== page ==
|Featured October 2013|
|Devon Energy Center was recognized as a Best Tall Building Americas Finalist in the 2013 CTBUH Awards Program.|
|Other Featured Tall Buildings|
|“It will surprise some that the quest for more sustainable high-rise buildings is being advanced in the heart of Oklahoma, but the Devon Energy Center is quietly doing just that.”|
- Antony Wood, Juror, CTBUH Awards Committee
|This building is remarkable, not only for its inherent design excellence, but for the seeming unlikelihood of its location. The culmination of a concerted effort to reduce sprawl and consolidate activity in a newly resurgent city center, Devon Energy Tower interacts with the nearby Myriad Gardens, providing new levels of public engagement in the area. The three-sided shape of the tower, visible from all angles, reinforces its centrality in the city’s life and public image.|
In 2006, Devon began planning its new headquarters on a 7.52-acre brownfield parking lot site on the southern edge of the Central Business District in Oklahoma City. The program included: a 50-story office tower; a podium comprising conference, training, and dining facilities; a 2.25-acre public park; a 300-seat publicly accessible auditorium; and a rotunda to serve as the complex’s “town square.” The entire ground level is open and accessible to the public.
Devon Energy Center creates a focal point for the company and Oklahoma City by integrating civic-scaled spaces as a vital component of its overall development. It consolidates Devon’s Oklahoma City-based workforce into a single state-of-the-art facility with numerous amenities.
|Figure 1. Oklahoma City skyline from the south|
|The three-sided tower evolved in part from Devon’s desire to not “turn its back” on any part of the city. Its orientation and placement provide southern exposure to the park while minimizing solar gain. Its form resulted in highly efficient tripartite floor plates averaging 28,000 square feet that accommodate up to 12 full-corner offices. Responsive to the theme of a “right to light” for all occupants, the 10-foot floor-to-ceiling glazing allows daylight deep into the Tower as well as expansive views. All perimeter offices have floor-to-ceiling glass to maximize daylight. The curtain wall consists of continuous high-performance clear glass with a low-E coating that maximizes daylight, while also reducing heat gain.|
|Figure 2. View from the south in city context
|Figure 3. View from base of tower|
|With a highly articulated structure, the jewel-like Rotunda is a grand civic-scaled space with glass walls, a series of balconies, and sky-lit roof. It regularly serves as a venue for special events. Unifying the entire complex within the city, this Rotunda symbolically and literally connects the cardinal directions, punctuating the urban axis of Harvey Street. The Rotunda provides 12,522 square feet (1,163 square meters) of welcome assembly space and has hosted fundraisers, holiday balls, corporate dinners, and civic gatherings.|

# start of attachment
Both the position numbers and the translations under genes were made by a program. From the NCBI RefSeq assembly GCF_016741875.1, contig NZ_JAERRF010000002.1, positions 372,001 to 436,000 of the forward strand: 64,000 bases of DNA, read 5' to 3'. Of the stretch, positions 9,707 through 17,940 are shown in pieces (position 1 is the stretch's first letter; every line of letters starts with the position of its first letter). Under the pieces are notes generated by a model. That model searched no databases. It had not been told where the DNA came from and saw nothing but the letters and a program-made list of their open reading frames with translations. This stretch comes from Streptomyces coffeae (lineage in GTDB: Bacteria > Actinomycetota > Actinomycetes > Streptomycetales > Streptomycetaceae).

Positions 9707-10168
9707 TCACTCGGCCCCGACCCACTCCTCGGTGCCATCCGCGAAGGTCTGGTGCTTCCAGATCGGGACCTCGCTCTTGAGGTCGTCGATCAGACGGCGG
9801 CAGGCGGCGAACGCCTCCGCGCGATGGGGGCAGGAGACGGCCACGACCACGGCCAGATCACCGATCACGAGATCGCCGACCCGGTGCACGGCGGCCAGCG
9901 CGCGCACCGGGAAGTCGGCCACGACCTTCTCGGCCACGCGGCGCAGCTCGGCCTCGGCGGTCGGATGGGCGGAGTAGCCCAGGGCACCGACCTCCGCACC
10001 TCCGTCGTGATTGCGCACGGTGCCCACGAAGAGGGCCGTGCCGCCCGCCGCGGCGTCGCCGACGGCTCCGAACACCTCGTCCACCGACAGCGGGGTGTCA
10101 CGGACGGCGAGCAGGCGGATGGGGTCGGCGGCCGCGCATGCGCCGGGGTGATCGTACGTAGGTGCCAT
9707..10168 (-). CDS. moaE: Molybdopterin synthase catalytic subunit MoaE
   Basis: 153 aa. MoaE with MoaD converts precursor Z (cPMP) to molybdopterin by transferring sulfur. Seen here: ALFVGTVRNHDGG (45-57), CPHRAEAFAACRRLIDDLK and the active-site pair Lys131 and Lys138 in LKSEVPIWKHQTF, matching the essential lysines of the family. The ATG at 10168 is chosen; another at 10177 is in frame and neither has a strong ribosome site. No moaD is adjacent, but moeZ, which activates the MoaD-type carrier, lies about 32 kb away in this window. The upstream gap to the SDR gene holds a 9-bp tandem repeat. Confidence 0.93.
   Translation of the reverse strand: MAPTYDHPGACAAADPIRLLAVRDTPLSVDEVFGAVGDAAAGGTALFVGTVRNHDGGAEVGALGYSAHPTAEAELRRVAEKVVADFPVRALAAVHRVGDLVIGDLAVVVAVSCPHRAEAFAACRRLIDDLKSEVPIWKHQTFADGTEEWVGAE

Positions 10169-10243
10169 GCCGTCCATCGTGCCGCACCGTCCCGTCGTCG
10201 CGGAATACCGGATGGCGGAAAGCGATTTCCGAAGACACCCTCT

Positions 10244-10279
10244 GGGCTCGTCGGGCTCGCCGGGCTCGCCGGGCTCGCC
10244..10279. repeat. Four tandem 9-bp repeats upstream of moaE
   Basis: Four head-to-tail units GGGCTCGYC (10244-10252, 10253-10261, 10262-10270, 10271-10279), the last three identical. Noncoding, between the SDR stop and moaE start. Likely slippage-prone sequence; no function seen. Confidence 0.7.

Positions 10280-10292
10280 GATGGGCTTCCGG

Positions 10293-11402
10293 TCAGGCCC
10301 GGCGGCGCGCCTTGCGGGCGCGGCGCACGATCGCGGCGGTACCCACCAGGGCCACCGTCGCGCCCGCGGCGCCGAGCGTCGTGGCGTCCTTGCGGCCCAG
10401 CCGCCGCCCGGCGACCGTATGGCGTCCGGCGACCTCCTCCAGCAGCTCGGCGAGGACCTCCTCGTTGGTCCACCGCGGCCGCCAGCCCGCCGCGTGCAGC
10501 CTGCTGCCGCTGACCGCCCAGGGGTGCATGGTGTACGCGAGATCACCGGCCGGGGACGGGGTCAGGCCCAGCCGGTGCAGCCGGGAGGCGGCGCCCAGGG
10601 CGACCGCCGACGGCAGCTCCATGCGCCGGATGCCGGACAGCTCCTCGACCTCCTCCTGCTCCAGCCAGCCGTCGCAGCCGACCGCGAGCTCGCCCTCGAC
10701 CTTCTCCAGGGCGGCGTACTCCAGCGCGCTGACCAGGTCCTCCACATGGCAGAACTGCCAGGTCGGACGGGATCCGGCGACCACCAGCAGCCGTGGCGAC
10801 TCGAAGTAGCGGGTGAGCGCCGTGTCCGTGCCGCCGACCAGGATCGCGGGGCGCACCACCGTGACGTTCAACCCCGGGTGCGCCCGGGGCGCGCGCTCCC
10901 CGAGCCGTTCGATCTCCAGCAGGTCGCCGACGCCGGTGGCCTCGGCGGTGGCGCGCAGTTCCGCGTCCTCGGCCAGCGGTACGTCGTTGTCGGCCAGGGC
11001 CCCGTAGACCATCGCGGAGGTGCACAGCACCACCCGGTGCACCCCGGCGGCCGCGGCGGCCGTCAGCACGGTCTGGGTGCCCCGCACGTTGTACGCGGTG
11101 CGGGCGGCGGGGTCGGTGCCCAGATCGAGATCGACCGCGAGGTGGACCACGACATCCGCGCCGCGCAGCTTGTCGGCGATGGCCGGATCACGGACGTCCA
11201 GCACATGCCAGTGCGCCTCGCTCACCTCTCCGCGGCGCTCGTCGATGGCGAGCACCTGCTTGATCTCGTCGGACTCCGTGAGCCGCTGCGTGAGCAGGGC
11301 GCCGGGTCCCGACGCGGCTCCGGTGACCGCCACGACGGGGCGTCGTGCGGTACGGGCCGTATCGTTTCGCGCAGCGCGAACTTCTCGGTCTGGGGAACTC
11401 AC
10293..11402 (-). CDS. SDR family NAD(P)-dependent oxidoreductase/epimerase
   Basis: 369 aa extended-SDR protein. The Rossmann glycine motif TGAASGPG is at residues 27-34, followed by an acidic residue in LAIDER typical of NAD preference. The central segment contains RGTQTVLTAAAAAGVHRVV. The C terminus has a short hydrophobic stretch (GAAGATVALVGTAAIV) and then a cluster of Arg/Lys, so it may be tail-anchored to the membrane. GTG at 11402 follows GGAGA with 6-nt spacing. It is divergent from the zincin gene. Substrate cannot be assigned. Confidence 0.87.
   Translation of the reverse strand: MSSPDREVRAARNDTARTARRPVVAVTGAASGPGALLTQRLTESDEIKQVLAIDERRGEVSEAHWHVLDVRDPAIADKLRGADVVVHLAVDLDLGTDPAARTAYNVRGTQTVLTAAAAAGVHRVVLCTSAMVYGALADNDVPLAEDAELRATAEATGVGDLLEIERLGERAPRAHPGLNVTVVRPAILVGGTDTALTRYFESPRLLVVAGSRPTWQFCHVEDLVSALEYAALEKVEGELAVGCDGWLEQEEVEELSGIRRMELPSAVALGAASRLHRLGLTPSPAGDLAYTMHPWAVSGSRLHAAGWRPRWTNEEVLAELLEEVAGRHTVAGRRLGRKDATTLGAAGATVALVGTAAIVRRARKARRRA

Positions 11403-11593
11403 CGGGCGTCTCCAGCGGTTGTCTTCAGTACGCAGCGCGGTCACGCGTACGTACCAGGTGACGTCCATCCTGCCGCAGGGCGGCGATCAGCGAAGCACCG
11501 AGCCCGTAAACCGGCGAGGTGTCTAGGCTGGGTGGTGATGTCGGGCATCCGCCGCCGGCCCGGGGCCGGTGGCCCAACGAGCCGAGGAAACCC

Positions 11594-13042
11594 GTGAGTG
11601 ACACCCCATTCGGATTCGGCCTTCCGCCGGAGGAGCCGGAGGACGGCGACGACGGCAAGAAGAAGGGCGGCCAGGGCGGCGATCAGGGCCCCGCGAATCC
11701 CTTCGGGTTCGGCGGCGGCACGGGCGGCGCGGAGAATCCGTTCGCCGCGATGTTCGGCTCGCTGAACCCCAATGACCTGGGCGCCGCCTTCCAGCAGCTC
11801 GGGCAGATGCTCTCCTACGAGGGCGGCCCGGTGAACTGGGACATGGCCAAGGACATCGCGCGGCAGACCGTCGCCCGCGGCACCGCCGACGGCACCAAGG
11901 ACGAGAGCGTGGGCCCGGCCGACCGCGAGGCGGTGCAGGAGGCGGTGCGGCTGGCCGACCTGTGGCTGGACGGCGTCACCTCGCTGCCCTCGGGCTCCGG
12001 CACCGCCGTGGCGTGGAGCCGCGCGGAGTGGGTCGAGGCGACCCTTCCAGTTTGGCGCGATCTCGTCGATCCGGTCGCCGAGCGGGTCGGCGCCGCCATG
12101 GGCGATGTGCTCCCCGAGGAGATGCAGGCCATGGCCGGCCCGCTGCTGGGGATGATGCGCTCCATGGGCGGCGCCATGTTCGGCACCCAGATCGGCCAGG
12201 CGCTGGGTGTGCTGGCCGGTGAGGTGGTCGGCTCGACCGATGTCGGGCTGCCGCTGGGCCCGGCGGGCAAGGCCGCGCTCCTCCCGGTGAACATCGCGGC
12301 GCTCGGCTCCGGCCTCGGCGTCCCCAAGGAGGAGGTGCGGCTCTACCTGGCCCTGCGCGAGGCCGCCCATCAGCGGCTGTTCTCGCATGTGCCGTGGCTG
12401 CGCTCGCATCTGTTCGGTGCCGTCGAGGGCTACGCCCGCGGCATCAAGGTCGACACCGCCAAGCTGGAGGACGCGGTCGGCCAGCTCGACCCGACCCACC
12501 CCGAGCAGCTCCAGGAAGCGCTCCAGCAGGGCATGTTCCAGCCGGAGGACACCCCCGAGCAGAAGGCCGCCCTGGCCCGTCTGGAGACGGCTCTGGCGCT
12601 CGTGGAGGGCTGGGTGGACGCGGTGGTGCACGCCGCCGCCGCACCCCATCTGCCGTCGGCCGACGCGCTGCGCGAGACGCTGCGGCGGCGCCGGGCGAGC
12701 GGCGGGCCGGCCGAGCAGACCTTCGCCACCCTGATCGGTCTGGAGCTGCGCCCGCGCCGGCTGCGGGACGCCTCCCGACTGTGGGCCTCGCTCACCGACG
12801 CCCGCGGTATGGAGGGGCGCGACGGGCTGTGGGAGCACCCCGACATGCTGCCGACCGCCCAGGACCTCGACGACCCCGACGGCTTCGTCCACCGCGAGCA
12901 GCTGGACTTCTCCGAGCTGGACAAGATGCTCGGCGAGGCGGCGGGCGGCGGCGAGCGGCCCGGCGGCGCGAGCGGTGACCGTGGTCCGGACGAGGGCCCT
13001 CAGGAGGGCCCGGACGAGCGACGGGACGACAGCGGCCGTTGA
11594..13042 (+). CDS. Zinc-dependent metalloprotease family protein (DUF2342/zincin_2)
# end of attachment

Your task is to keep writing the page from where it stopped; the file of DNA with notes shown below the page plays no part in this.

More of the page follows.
|Figure 4. Structure detailing in the rotunda
|Figure 5. View looking up to tower from rotunda|
|The podium contains training and meeting spaces as well as visitor and occupant services. A promenade extending its length creates a glazed day-lit interior corridor. At street level, it provides public access to various amenities, including restaurants, and a series of indoor seating areas for dining and overlooking the park. Defining an urban edge, the auditorium is a prominent, but intimately scaled, multi-use venue for both corporate and public events. Although nestled into the landscaped park, the building’s strong |
presence activates street life and supports the downtown’s vitality, while providing dramatic views of downtown and Myriad Botanical Gardens.
The building is among the ten largest LEED-NC Gold-certified buildings worldwide. The chosen site has direct access to public transit. Construction of the building minimally impacted the natural environment by diverting 68,000 tons (61,669 metric tons) of waste and concrete from landfills and recycling 100 percent of a demolished parking deck on the site. The building also performs well operationally. Potable water consumption is reduced by 50 percent through landscape design and irrigation; overall water use is reduced by 40 percent. Energy use is modulated by district cooling with on-site cogeneration, personal comfort control for 50 percent of occupants and personal lighting control for 90 percent of occupants.
|Figure 6. View across the plaza|
CTBUH Skyscraper Center Profile:
Devon Energy Center
Devon Energy Center was recognized as a Best Tall Building America Finalist in the 2013 CTBUH Awards Program.
Download Devon Energy Center 2013 CTBUH Awards Book section
2013 CTBUH Awards Book
|The CTBUH would like to thank Pickard Chilton for their assistance with this article.|
Photography © Joe Aker, Alan Karchmer, and Pickard Chilton